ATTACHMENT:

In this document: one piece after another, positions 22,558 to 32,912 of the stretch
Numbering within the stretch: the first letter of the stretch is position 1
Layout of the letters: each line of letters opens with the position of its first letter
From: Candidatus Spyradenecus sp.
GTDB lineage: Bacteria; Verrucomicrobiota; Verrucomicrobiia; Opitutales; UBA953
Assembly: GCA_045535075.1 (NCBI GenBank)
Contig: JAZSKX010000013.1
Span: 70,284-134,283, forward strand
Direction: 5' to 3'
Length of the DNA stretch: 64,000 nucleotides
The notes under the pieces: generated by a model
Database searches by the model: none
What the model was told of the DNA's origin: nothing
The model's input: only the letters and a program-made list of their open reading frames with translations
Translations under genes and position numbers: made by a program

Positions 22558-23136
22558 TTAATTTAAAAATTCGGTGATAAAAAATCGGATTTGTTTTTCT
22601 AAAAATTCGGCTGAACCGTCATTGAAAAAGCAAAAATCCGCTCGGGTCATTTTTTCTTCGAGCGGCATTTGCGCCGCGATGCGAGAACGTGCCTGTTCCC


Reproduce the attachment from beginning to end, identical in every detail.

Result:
In this document: one piece after another, positions 22,558 to 32,912 of the stretch
Numbering within the stretch: the first letter of the stretch is position 1
Layout of the letters: each line of letters opens with the position of its first letter
From: Candidatus Spyradenecus sp.
GTDB lineage: Bacteria; Verrucomicrobiota; Verrucomicrobiia; Opitutales; UBA953
Assembly: GCA_045535075.1 (NCBI GenBank)
Contig: JAZSKX010000013.1
Span: 70,284-134,283, forward strand
Direction: 5' to 3'
Length of the DNA stretch: 64,000 nucleotides
The notes under the pieces: generated by a model
Database searches by the model: none
What the model was told of the DNA's origin: nothing
The model's input: only the letters and a program-made list of their open reading frames with translations
Translations under genes and position numbers: made by a program

Positions 22558-23136
22558 TTAATTTAAAAATTCGGTGATAAAAAATCGGATTTGTTTTTCT
22601 AAAAATTCGGCTGAACCGTCATTGAAAAAGCAAAAATCCGCTCGGGTCATTTTTTCTTCGAGCGGCATTTGCGCCGCGATGCGAGAACGTGCCTGTTCCC